• Chief Joseph Carter Massachusetts Bay Transportation Authority,
  • Col. Richard Fuentes New Jersey State Police,
  • Sheriff Patrick Gallivan Erie County, N.Y. [encompassing Buffalo, NY],
  • William Gore Special Adviser and Chief of Investigations for the San Diego County, Calif. District Attorney,
  • Commander Cathy Lanier Commanding officer of the Special Operations Division of the Metropolitan Police Department, Washington, D.C.,
  • Sheriff Patrick McGowan Hennepin County, Minn. [encompassing Minneapolis],
  • Col. Jeffrey Miller Pennsylvania State Police,
  • Bureau Chief John Miller Los Angeles Police Department's Critical Incident Management Bureau,
  • Sheriff Jim Pendergraph Mecklenburg County, N. Car. [encompassing Charlotte],
  • Chief Joseph Polisar Garden Grove, Calif. Police Department,
  • First Deputy Superintendent Dana Starks Chicago Police Department,
  • Deputy Chief Larry Thompson Chief of Uniformed Services, United States Capitol Police, and
  • Chief Maryanne Viverette Gaithersburg, Md. Police Department.

Mark Broxmeyer, JINSA's Chairman traveled with the group. He noted that the LEEP programming is in keeping with JINSA's mandate of a strong U.S. national security. "The goal of the terrorists is to undermine our country and kill Americans. Our country's law enforcement community is on the front lines of this war. These committed and dedicated leaders are our first line of defense."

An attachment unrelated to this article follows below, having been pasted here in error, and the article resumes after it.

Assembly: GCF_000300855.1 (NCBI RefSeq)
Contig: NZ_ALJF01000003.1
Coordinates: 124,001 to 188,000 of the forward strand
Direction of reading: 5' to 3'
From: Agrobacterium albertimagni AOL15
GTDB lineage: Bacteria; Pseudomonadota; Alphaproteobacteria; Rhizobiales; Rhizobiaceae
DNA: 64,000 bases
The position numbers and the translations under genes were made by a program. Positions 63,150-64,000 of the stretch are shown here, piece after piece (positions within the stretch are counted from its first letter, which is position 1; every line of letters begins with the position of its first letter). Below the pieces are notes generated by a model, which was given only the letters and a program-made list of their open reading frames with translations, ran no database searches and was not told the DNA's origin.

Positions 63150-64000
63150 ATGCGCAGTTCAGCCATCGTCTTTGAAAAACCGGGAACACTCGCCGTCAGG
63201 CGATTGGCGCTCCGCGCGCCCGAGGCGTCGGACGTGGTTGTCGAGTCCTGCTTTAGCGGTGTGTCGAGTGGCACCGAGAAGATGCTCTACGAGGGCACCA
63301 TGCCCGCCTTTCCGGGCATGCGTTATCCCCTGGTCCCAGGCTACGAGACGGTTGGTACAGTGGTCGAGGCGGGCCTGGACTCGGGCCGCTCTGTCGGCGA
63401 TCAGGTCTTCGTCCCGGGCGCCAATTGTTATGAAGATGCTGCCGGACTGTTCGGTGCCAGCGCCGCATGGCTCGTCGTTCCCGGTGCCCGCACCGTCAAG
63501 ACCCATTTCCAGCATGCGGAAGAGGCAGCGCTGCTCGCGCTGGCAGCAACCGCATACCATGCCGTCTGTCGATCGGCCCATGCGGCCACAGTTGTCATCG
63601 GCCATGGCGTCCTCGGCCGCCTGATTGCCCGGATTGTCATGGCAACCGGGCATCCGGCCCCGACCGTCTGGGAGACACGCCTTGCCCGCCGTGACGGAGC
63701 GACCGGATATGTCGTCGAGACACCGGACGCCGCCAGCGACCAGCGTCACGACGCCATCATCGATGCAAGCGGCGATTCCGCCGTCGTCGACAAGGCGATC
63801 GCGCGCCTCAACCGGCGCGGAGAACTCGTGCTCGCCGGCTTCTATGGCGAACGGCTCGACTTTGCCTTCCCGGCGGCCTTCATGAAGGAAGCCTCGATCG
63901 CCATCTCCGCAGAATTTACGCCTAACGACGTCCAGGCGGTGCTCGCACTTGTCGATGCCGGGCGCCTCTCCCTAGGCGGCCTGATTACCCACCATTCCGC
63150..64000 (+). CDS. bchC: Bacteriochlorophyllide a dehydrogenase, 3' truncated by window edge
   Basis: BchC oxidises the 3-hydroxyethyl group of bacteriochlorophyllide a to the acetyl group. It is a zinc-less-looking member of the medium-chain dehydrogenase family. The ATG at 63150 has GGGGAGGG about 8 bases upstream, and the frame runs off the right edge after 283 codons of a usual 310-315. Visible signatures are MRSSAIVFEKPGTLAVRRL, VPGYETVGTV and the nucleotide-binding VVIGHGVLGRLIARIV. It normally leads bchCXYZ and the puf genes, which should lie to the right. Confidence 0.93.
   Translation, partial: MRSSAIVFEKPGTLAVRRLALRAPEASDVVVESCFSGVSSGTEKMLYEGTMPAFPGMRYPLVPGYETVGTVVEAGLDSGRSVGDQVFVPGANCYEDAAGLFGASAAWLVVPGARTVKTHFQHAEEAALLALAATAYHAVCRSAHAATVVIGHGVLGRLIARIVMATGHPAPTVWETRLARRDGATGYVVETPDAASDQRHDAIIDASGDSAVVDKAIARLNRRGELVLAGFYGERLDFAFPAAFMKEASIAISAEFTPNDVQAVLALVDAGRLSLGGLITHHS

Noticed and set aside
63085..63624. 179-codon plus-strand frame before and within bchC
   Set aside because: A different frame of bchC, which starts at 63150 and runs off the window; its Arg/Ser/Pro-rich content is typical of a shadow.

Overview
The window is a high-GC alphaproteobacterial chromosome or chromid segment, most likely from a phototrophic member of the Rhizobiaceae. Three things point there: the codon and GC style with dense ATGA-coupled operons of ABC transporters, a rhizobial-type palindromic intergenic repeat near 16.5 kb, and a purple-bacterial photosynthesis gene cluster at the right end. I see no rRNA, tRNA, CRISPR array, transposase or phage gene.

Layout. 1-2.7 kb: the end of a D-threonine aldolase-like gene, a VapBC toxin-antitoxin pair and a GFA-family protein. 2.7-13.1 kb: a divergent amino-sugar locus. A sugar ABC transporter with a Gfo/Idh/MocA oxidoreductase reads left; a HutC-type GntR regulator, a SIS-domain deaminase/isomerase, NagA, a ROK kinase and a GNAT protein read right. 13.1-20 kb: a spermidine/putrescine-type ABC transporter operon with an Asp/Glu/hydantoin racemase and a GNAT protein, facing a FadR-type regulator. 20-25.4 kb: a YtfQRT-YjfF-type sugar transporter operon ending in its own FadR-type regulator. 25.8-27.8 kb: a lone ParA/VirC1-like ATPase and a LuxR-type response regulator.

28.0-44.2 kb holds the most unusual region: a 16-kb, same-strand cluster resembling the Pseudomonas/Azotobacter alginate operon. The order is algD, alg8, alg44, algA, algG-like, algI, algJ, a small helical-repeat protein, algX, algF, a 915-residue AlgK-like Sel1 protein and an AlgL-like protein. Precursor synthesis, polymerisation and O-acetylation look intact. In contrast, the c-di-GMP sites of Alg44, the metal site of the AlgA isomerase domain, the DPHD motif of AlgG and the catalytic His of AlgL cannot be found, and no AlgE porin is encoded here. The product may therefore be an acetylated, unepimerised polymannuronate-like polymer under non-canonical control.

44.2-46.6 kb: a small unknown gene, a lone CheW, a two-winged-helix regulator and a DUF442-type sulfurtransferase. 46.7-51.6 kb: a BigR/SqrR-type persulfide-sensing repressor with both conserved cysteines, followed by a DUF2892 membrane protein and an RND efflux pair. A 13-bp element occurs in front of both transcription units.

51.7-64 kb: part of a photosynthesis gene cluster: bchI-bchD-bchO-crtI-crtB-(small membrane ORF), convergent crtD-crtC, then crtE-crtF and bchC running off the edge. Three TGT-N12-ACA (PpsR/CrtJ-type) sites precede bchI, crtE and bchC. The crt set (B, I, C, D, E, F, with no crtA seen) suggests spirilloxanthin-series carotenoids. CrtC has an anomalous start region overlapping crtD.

"The Israeli experience with domestic terrorism is so vast. Every Israeli official we met with was anxious for the Americans to learn from their tragic experience," related Marsha Halteman, director of corporate and community projects at JINSA and who accompanied the delegation to Israel. "It's such a tiny country, with a national police force smaller than that of most major cities in America. The Israelis were eager to take the time and resources to share their experiences with the group which we hope will ultimately save American lives should our law enforcement community ever find themselves in the same position again. As far as the interdiction of terrorism is concerned, it already has."